Filbrandt Reports

Why Charitable Gifting May Not Result in a Lower Tax Bill in 2019

Volume 19, Issue 6

Executive Summary:

In this report, you will learn:

  • The impact of the Tax Cuts and Jobs Act (TCJA) and how it may affect your taxes and charitable gifting
  • Why your 2018 charitable gifts may not result in a lower tax bill this year
  • Three ways you can make charitable contributions that will benefit you as well
  • How using your Required Minimum Distribution (RMD) to satisfy charitable gifting can help you save on taxes

3 Ways to Continue to Give & Still Receive a Benefit

In our experience working with university professionals, we have found that the majority enjoy and are able to make significant charitable contributions. University professionals are a charitably-minded group, often giving generously to their alma mater,their place of worship, and many other of worthy organizations. 

While the Tax Cuts and Jobs Act (TCJA) was signed into law on December 22, 2017, many households are just now seeing the impact of this bill as they file their 2018 tax returns. 

Under the new law, many university professionals will find themselves using the standard deduction instead of itemizing—which means charitable gifting may not have the added tax benefits they once enjoyed. 

This report will explain why your contributions may not result in a lower tax bill this year, and reveal three strategies you can use to accomplish your charitable gifting while continuing to provide you with additional benefits in future.

Understanding the Changes

When filing taxes, there are two common ways in which you can decrease your taxable income for the year. You can either take the standard deduction as determined by tax law, or you can itemize deductions. Itemizing refers to grouping various items that qualify for a tax deduction and claiming the sum total. You would generally itemize if the sum total of your deductions is greater than the standard deduction you would have received anyway.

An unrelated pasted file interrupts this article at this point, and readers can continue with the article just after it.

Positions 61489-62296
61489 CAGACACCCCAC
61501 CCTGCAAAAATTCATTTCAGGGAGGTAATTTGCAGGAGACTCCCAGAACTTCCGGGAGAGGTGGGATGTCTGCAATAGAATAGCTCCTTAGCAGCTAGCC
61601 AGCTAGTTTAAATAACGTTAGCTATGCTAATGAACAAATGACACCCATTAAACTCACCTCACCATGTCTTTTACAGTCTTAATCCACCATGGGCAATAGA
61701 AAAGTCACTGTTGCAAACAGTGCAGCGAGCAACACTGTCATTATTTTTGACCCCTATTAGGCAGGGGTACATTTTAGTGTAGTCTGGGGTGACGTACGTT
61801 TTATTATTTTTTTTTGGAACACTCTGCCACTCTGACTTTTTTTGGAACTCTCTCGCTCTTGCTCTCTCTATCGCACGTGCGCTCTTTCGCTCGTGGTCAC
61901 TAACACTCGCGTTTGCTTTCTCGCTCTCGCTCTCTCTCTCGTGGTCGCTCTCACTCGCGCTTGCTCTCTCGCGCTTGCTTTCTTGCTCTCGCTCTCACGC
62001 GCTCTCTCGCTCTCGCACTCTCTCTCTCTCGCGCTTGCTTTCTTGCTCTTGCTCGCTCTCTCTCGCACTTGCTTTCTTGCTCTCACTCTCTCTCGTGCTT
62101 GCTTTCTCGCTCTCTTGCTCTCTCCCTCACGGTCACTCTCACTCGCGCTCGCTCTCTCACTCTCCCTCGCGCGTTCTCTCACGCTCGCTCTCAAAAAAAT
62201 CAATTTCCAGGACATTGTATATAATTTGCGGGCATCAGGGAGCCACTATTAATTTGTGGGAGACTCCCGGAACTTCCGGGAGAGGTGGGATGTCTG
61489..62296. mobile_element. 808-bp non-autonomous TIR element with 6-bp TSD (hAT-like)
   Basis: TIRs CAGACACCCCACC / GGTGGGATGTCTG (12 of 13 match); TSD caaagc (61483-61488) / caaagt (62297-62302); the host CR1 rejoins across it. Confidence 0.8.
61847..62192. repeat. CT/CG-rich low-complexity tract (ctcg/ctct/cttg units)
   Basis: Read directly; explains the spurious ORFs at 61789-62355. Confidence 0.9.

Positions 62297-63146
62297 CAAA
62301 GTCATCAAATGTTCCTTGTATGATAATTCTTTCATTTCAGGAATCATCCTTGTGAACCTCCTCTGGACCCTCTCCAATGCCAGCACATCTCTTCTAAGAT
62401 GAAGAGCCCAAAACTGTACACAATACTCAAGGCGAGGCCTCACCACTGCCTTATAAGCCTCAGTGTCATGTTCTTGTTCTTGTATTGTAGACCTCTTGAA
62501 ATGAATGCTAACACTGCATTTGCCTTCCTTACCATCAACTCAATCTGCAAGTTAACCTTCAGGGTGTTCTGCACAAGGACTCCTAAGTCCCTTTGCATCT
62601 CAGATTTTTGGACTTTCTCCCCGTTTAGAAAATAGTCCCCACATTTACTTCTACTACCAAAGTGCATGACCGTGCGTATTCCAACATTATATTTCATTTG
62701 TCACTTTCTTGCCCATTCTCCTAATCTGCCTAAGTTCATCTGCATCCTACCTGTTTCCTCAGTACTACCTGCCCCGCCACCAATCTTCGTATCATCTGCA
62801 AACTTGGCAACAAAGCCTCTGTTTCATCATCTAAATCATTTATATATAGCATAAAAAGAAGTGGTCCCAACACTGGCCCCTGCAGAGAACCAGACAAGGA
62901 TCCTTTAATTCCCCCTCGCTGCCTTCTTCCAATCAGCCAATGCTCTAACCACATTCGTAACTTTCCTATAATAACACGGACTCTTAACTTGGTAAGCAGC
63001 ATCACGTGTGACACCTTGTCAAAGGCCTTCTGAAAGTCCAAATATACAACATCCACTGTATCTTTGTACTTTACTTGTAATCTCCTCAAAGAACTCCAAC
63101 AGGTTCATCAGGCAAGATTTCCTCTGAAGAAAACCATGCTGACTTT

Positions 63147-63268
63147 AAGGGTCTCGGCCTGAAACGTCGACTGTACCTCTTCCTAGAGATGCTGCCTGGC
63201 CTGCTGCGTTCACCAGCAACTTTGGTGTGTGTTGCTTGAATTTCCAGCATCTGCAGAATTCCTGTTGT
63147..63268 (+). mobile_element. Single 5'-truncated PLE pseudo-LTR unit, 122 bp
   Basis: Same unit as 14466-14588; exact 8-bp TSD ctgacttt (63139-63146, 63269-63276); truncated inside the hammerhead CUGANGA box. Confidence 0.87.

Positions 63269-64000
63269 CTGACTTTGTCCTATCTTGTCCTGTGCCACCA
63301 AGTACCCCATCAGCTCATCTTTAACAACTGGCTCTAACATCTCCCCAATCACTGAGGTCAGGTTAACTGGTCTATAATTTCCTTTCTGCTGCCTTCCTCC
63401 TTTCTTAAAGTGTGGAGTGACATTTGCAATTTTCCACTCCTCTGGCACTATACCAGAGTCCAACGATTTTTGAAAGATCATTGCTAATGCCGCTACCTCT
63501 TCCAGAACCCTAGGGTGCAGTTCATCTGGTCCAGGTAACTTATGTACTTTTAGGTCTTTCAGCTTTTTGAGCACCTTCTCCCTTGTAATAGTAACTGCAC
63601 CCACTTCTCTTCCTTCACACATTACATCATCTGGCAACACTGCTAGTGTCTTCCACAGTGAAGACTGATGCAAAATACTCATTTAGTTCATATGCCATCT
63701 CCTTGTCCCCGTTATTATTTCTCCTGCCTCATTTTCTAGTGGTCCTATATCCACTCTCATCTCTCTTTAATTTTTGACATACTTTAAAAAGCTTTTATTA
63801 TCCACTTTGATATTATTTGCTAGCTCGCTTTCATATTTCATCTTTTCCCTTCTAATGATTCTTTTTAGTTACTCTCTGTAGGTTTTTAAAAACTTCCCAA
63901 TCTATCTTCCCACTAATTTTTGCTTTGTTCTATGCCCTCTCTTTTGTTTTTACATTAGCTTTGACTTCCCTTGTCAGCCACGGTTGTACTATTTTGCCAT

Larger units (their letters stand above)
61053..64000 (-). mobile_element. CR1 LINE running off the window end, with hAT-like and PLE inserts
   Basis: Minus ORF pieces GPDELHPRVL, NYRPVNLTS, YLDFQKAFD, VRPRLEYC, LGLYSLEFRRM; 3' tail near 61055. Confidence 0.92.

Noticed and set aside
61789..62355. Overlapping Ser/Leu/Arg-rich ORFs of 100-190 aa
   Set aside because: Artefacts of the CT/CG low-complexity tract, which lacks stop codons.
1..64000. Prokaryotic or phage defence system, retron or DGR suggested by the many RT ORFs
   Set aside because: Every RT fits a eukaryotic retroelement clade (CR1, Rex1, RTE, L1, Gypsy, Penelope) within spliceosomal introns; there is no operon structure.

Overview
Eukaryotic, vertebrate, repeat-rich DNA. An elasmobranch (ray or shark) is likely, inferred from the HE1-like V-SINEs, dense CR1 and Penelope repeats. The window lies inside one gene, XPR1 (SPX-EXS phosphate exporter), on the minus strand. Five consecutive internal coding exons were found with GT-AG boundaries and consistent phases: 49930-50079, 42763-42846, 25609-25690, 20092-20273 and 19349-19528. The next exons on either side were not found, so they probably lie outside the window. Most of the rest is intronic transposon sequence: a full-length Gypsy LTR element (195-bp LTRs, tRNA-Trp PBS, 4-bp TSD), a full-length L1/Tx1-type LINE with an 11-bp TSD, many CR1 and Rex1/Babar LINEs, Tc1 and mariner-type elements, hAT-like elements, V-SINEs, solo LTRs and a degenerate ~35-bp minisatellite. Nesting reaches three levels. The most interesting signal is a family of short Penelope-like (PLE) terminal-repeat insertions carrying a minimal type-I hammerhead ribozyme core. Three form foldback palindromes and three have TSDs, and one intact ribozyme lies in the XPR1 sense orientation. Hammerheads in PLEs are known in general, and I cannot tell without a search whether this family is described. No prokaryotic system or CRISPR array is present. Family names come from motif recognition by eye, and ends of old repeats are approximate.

For years, charitable gifting combined with other itemized deductions common to university professionals, like state and local taxes, property taxes, mortgage interest, medical expenses, and unreimbursed employer expenses, had provided many in academia with a healthy, itemized tax deduction. 

Fast forward to 2018 and the impacts of the TCJA. The act had a major impact on the itemized deductions outlined above. While state, local and real estate taxes can still be itemized, the total of these is capped at $10,000 per year. For those in high income tax states and/or high property tax states this led to a large loss of itemized deductions compared to the 2017 tax return. The unreimbursed employer expenses and other miscellaneous itemized deductions have been completely removed from the list of possible itemized deductions. 

Here is a case study that helps illustrate the impact of these changes and what it may mean for charitable gifting. 


Itemized Deductions Available

  • Medical expenses that exceed 7.5% of your Adjusted Gross Income
  • State, local, and real estate taxes (now capped at $10,000 combined)
  • Mortgage interest (with certain restrictions)
  • Charitable contributions

Itemized Deduction